• Rachel Ciaverella - Electronics/Fabric/Drill Press

    • Atil Iscen - Software Analysis

    • Ekin Senturk - Structural Engineering

    • Many Others Including, But Not Limited To: Johann Karkheck, AJ Romine, Pamela Pascual, Vytas Sunspiral, Joe O'Connor, Jonathan McKeever, Ashley Cuppet, Jamie Trowbridge, Gordon Kirkwood, Dustin Fieder, Tory Voight, Brittany Powers, Aaron Porterfield, Bryan Hermannson, Owen Laine, Shelby Clark

  3. Funding: I was incredibly fortunate to have found a private source of funding through Sonjia Smith. She was attending Burning Man for the first time and wanted to contribute from afar. She spurred the whole thing, and i'm incredibly grateful. One of my top moments at Burning Man was getting to connect while we were out there, and talk through the experiences with her.
  4. Budget: This was evolved over the course of the project, but was first and foremost the driver of decisions. We started out with a very small sum compared to most large scale art, so it was important to allocate resources and source materials effectively. I'm proud to say that we totally nailed the budget.
    • 40% Mechanical
    • 20% Electrical
    • 20% Infrastructure
    • 10% Fabric
    • 10% Contingency
  5. Sticks & String: I found it was really helpful to make maquettes; it allowed me to fail quickly, fearlessly, and early. I bought a bulk order kit of Tensegritoy for most of the discovery stage, and it was the best purchase I ever made.
  6. Mentors: Over the past several years i'd worked in various capacities for the Flux Foundation and learned a ton. A huge thanks to Peter Kimmelman, Catie Magee, Wes Skinner, Thwen Chaloemtiarana, Jess Hobbs, Paul Franke, Marc Hertlein, and everyone at Flux for providing me with invaluable project experience, friendship, labor trades, scrap metal, tools, and mentorship. These are the people that taught me to build art through community and community through art.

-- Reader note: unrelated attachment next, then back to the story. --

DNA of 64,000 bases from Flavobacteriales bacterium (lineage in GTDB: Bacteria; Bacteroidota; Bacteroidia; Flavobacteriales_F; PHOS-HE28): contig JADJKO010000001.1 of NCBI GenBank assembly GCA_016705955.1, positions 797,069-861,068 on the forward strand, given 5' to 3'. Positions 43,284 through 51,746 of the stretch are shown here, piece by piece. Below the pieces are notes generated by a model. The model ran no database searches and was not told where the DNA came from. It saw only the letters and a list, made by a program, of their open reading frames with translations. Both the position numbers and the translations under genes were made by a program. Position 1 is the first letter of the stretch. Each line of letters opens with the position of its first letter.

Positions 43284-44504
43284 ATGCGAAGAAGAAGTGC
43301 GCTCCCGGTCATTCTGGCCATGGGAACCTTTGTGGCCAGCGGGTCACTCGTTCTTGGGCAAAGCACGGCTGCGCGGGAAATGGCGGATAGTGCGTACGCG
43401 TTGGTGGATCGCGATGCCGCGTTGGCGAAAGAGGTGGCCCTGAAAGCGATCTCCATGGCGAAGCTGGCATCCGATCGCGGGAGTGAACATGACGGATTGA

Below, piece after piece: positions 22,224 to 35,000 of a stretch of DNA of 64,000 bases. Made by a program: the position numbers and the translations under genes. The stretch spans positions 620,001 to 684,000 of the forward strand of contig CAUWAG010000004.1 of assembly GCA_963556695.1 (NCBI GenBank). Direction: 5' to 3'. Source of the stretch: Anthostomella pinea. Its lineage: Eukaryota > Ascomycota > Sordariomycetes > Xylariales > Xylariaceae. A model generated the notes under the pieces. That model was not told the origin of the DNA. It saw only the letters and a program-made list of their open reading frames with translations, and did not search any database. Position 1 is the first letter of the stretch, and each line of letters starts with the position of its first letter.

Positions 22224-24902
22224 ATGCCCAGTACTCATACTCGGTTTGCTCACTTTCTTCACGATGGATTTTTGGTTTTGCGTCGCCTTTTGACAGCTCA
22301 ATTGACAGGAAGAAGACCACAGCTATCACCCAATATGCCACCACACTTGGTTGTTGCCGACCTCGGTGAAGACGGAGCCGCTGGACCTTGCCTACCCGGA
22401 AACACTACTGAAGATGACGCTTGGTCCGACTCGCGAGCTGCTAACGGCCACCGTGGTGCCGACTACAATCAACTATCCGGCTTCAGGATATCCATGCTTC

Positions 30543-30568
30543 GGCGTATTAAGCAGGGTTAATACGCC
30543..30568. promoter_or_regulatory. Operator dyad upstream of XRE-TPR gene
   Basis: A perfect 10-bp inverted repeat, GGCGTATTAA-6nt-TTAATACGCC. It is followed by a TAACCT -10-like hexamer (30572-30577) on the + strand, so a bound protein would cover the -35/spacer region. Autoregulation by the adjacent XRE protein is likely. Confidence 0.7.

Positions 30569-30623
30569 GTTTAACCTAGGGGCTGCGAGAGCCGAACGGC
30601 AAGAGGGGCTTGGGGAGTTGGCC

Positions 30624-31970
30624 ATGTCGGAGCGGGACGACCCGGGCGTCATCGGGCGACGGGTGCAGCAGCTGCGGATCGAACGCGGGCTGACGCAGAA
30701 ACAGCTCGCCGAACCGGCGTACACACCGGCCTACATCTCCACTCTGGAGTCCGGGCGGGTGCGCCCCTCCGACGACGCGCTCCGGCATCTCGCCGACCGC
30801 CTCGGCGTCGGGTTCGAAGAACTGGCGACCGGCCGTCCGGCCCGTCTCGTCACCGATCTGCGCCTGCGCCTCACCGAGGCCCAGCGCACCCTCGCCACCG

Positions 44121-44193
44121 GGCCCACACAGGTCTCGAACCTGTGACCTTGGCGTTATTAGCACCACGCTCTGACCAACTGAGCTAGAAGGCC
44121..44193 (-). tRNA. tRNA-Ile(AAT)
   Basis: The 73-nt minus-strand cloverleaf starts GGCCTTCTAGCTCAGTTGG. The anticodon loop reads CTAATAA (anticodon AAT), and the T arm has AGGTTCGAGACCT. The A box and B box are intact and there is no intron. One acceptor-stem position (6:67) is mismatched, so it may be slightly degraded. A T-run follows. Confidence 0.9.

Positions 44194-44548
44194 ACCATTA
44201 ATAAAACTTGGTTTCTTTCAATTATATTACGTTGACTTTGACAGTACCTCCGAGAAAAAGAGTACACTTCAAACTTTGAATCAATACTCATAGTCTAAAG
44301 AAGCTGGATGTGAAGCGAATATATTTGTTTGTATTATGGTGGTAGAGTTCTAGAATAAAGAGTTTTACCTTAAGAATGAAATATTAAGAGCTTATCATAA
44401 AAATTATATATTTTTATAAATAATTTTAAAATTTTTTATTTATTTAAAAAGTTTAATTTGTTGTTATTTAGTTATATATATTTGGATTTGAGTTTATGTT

<p>You did a great job, specially in detailing. I'm doing research on Tensegrity Structures and I have to tell you, the details are great. I also invite you guys to take a look at Tensegrity Structures that I've made before.</p><p>https://www.instructables.com/member/Arian_S/</p>
<p>I'm in awe, excellent job!</p>
<p>Really really really really lovely write up - Thank you so much for sharing your whole process &lt;3</p>
<p>:) Wanna join up for the next one?</p>
<p>:D Prolly! There is some talk of some friends and I building a giant Pizza Slice.....more on that soon.</p>
<p>Your instructable made me wanting to know you personally!</p><p>The most inspiring and beautiful things are those I can't figure out how they are made at first glance.</p>
<p>By the way I thought about it in context of this: http://www.sidefx.com/index.php?option=com_content&amp;task=view&amp;id=2662&amp;Itemid=304 and simulated evolution in general. What do you think about it?</p>
<p>That's super cool! I can't think of a direct way to tie it into the design process as we know of it, but makes me want to incorporate it into the next round. We'll be doing something related to DNA. Thanks for sharing.</p>
<p>Way to go on this beast of an instructable. So fun seeing the whole build story from start to finish!</p>
<p>Thanks for the little Natalie on the shoulder! I'll keep her always there</p>
<p>Wow, this is amazing!</p>